This New Waikīkī Bakery is Serving Unique Twists on Mochi Doughnuts
Mochi Do Hawaiʻi opened in January—and demand is only growing.
(Editor’s Note: Mochi Do Hawaiʻi closed in 2021.)
If you haven’t heard of mochi doughnuts, maybe you haven’t been to a bakery or farmers market lately.
These chewy versions of the fried dough confection, made with sweet rice flour (mochiko), is popping up everywhere, from Seattle to Houston to Canada.
In Hawaiʻi, several bakeries have been churning out mochi-based doughnuts, from Liliha Bakery to Brug Bakery, both on Oʻahu. In fact, MoDo Hawaiʻi opened a second location in Palo Alto, California in December 2020. (Side note: In 2018, Mitsukawa Marketplace in San Jose started selling MoDo’s mochi doughnuts and people waited in long lines for them.)
It’s clearly a thing.
The latest Oʻahu bakery to open that specializes in these chewy doughnuts is run by an unlikely company.
The statewide shutdown in March 2019 due to COVID-19 caused tourism to come to a halt—and that impacted companies like Roberts Hawaiʻi, which relied almost exclusively on Hawaiʻi’s visitor industry.
“We had to figure out ways to stay in business, to keep our employees working and maintain our presence here,” says Jason Young, vice president of operations.
And that way was to open a bakery that specializes in mochi-based desserts.
After months of research—mostly on social media—and securing a Belshaw doughnut fryer with a crinkle cut mold (that’s apparently hard to find, so don’t ask!), Mochi Do opened in early January. The dough is imported from Taiwan and the glaze is made from a high-quality (read expensive) white chocolate. It launched with six flavors: Thai milk tea Oreo, ube cheesecake, haupia pie, Matcha-cha, mocha mac and Melona. And bonus: There’s a rotating flavor of the week. Lucky for me, it was the Kaki Mochi Do (pictured below), a chocolate-covered mochi doughnut studded with crushed kakimochi (Japanese crackers made from glutinous rice and flavored with shoyu).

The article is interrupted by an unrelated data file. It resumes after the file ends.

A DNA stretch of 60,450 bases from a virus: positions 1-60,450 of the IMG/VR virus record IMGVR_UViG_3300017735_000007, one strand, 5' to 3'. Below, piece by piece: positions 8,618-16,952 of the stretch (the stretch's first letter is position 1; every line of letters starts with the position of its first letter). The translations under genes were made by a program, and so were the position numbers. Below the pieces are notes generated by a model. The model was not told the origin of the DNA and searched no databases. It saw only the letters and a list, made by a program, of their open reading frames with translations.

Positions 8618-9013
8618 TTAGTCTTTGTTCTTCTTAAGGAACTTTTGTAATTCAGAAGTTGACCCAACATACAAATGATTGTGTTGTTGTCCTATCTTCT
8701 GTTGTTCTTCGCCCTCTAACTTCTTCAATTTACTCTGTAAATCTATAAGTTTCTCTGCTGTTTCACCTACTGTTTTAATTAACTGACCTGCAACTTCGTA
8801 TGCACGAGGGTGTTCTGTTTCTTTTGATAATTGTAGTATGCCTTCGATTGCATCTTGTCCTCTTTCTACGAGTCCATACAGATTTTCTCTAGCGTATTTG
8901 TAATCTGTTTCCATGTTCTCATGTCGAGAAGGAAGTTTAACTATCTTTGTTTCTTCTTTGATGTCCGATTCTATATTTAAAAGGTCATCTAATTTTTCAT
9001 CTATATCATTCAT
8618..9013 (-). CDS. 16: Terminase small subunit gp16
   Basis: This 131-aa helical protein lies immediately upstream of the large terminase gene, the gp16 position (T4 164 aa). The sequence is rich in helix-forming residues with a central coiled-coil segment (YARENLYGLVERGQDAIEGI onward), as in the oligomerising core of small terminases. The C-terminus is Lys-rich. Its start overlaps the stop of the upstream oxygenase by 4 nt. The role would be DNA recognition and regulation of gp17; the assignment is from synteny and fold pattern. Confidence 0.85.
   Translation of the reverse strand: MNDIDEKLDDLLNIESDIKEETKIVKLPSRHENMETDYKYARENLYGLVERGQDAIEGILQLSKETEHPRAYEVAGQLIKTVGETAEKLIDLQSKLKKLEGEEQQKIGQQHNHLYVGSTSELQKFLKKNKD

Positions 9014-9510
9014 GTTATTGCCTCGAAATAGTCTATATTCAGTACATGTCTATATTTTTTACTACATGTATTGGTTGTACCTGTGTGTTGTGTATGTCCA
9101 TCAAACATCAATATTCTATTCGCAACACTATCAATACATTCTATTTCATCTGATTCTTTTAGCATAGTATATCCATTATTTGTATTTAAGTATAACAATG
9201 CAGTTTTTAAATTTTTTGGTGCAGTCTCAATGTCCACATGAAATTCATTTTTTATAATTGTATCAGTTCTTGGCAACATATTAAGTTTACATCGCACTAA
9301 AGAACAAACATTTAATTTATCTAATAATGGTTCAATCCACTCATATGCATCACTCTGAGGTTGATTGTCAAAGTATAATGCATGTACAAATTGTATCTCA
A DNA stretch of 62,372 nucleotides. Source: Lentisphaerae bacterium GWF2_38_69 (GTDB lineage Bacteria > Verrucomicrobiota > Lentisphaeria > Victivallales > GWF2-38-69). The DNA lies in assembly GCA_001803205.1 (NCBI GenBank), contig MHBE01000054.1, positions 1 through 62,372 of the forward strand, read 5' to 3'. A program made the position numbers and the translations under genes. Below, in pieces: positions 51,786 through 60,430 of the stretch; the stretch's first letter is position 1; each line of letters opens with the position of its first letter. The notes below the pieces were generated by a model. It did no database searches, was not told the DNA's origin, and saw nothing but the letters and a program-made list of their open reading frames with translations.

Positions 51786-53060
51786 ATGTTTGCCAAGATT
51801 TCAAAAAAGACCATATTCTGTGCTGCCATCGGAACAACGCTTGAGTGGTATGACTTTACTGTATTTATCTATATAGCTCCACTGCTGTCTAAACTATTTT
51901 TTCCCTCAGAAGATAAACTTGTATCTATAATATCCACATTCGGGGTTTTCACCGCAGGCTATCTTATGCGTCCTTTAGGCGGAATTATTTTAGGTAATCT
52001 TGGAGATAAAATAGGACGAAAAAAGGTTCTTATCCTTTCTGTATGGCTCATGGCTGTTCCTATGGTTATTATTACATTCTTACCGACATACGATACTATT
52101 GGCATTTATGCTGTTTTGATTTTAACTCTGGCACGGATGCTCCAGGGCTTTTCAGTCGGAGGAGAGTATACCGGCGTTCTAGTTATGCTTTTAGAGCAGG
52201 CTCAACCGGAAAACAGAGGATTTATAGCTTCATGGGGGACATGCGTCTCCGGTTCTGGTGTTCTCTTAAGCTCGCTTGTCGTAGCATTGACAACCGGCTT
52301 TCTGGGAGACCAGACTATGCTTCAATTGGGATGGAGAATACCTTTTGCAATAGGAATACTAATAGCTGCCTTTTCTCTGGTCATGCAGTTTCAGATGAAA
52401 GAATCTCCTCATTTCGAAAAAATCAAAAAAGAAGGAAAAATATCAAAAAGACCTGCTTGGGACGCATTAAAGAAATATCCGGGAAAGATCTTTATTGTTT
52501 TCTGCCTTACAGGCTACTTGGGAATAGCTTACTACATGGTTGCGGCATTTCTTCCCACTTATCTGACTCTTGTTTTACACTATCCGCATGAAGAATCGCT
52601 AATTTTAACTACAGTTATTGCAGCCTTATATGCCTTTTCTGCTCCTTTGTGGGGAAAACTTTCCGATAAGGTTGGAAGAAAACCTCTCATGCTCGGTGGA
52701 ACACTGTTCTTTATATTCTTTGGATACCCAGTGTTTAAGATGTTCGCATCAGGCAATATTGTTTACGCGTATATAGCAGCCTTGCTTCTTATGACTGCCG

Young, a 54-year-old father of two, banked on Instagram to market the products—and it worked. Within a week, Mochi Do’s Instagram garnered more than 1,300 followers.
“I knew to succeed in today’s culture of Millennials and new generation [of foodies], we would have to rely on social media to get us to where we are,” Young says. “It’s a nice feeling to realize that there’s a community out there that accepts these kinds of ideas and new businesses. It just amazes me.”
Order online and pick up curbside at the hotel. You can drive up and order curbside, too. Waikīkī Monarch Hotel, 444 Niu St., Waikīkī, 8 a.m. to noon Monday through Saturday, closed Sunday, mochidohawaii.com.